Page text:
The next time you are presenting at work ask yourself what you want your audience to remember.
‘I want you to think back to the very last presentation you attended and tell me the one thing you remember from it’.
We ask that question during each of our presentation skills workshops and sadly it’s extremely rare that any of the delegates say they remember anything of note.
The most common response is: ‘it was boring’.
The secret ingredient to ensure that your presentation is remembered long after it’s given is PURPOSE.
That’s just a fancy term for saying that when you are presented with a list of information and later asked to recall it you are more likely to recall what’s at the beginning (primacy) and at the end (recency) rather than the middle.
That’s why the way you open your presentation and what you say, show and do within the first 60 seconds is crucial. Don’t make the mistake most presenters do and start with, ‘Good morning, my name is Ted Smith from ABC enterprise and I’m really pleased to be here’.
It’s rare that an audience will attend any form of presentation where they don’t know who is speaking and the company they work for so you don’t really need to remind them. The fact is they probably don’t care anyway; at least not until they know what it is you have to say that will help them in some way.
Make your first 60 seconds count. Share a thought provoking statement, ask them a question or tell them a personal story. Say or do something that will make them want to pay close attention to what you have to say next.
Arguably you already have their attention because they have come to listen to you speak; your first task is to quickly arouse their interest and curiosity.
The reason many people don’t remember most business presentations is because they are largely all the same. People remember things that are unusual and stand out; things they don’t see or hear every day. The presentations we remember are the ones that are different.
Let’s face it, the reason most people dread presentations and don’t even remember them is because they’ve either heard it all before or they know they don’t need to pay attention because they can Google it.
Build in some drama, suspense or excitement.
Use humour or get your audience thinking.
Use props, give them something to take away.
Surprise them in some way.
Just don’t do what’s expected or what everyone else does.
If I read out a list of 50 random words and asked you to write down all of those you remembered you would be far more likely to include a word I had repeated 3 times on your list.
If you want your audience to remember the important points in your message, you have to make each point in at least 3 different ways.
We can all take a lesson from the great orator Winston Churchill:
“We shall fight them on the beaches, we shall fight them on the landing grounds, we shall fight them in the fields and streets; we shall never surrender.”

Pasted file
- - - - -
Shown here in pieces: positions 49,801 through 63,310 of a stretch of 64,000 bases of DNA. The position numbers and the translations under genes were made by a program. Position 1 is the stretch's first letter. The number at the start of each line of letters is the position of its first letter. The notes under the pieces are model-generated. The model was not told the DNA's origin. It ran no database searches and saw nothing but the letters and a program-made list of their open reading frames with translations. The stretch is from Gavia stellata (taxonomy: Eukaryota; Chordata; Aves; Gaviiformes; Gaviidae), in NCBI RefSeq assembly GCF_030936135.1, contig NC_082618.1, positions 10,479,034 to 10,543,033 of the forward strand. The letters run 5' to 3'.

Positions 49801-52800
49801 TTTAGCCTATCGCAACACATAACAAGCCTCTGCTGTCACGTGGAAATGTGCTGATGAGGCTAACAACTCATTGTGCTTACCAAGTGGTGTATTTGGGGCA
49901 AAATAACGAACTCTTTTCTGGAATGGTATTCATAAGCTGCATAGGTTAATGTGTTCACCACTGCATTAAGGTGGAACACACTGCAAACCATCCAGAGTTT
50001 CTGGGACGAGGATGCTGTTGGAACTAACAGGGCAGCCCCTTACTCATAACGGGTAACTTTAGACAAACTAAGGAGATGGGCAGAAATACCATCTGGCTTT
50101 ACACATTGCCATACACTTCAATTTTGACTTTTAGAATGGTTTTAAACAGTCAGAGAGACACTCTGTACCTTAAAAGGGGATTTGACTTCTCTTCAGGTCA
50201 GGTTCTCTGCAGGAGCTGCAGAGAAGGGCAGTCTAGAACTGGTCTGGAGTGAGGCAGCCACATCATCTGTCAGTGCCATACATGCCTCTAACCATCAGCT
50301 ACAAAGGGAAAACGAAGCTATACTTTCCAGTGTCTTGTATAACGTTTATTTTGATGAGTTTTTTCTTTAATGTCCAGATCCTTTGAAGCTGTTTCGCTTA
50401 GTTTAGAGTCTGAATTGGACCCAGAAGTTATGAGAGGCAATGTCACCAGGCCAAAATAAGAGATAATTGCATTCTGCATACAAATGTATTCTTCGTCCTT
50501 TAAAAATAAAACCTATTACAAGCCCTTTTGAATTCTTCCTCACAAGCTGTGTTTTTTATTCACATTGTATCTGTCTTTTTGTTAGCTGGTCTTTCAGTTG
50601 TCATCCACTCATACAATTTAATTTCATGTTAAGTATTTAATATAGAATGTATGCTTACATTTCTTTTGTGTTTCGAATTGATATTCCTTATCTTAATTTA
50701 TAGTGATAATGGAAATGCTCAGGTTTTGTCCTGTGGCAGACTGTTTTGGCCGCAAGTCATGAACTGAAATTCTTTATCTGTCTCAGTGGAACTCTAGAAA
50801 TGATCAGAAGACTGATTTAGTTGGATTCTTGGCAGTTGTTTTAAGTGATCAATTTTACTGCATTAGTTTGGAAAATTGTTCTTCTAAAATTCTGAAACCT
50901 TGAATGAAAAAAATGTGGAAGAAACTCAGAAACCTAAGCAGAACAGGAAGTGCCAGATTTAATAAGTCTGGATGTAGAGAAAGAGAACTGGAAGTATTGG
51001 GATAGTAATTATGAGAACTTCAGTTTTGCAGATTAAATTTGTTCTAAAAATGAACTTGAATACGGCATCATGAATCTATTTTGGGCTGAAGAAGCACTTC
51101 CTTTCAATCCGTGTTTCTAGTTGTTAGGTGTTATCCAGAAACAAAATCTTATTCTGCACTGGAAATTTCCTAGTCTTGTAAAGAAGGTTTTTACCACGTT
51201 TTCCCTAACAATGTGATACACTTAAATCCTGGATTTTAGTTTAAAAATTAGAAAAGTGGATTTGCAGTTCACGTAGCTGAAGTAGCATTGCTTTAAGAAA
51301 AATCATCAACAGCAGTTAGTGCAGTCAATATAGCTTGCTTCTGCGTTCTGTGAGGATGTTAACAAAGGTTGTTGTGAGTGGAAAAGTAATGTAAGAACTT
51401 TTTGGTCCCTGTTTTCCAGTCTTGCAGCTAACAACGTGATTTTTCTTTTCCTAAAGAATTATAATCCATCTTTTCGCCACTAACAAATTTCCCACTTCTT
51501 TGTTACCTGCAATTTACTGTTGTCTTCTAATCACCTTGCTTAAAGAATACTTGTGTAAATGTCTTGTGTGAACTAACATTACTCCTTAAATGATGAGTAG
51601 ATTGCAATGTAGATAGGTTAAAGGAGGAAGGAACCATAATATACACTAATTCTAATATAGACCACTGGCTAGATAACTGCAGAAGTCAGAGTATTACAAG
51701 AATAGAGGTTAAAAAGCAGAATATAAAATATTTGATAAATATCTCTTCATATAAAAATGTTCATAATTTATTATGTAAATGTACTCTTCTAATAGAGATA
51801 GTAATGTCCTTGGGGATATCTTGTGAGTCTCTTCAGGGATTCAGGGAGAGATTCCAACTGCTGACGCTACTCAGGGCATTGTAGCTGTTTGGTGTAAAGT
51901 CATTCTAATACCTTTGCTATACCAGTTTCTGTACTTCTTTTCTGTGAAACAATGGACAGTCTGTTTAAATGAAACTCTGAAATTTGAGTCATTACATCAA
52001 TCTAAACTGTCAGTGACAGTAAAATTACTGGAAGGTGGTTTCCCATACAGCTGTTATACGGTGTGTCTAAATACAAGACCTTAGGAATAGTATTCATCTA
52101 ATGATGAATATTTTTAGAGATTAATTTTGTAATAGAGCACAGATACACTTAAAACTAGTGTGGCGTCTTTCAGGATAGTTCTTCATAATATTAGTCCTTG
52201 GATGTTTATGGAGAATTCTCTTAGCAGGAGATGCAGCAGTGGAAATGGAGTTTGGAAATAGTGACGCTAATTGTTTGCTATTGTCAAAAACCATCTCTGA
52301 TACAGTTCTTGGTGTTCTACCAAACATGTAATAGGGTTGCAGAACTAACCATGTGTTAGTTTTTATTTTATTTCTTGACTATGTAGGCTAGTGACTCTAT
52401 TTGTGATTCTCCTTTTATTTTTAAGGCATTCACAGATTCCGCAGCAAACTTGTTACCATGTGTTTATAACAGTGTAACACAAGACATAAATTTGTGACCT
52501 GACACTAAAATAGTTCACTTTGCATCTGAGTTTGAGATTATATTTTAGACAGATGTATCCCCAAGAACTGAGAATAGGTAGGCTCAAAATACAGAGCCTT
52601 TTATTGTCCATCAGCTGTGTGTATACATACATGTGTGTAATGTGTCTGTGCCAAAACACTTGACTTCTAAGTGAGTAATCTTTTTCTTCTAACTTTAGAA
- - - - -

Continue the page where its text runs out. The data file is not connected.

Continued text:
Too much repetition is of course simply irritating but intentional repetition must be conscious, meaningful and provide emphasis.
People will always remember something you say which has a personal meaning to them. You can give them the facts, data and all the supporting evidence in the world but unless you make it very relevant and personal to them and their needs you’re wasting your time. Remember that list of 50 random words I mentioned earlier, well if I read those out at one of my presentation skills workshops and one of the words was presentation skills guess what they would include on their remembered list?
The presenter’s job is to make everything they say totally relevant and very personal to their audience.
If it isn’t why should they listen let alone care?
Audiences don’t remember reams of facts and data. They remember those things that create an emotional connection with them. No one wants to sit and list to the ‘corporate spokesperson’ who sounds robotic and monotonous as she goes through the motions.
People want to see the real you.
That means having the courage and being open enough to let them into your world so they get to learn about how you really see things and what makes you feel and believe the way you do.
Self–disclosure is the means to doing just that, telling them some personal stories about yourself that are relevant to your message.
A presentation without stories is just a lecture.
Stories create enormous value because they help us understand and envision your message. We get to see, feel and experience your message through the power of a great story.
A great story well told is the one thing that most of us will remember from a presentation.
No matter how good your opening is and how well you connect with your audience during your presentation a lacklustre ending will destroy much of the good work you have done.
As well as creating that all important first impression it’s every presenters job to create a lasting impression and you won’t achieve that with the usual ‘thank you for listening, are there any questions’.
Tell them what you want them to do now, refer back to your opening or give them a personal challenge.
Whatever you do end with a bang and make sure they leave the room feeling exactly how you want them to feel.
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If this article has inspired you to learn a little more about how effective your presentation skills are you may want to take a look at our presentation training and presentation coaching pages to see how we may be able to help you. You will also find a great deal of really helpful ‘free’ information in our Learning Centre.
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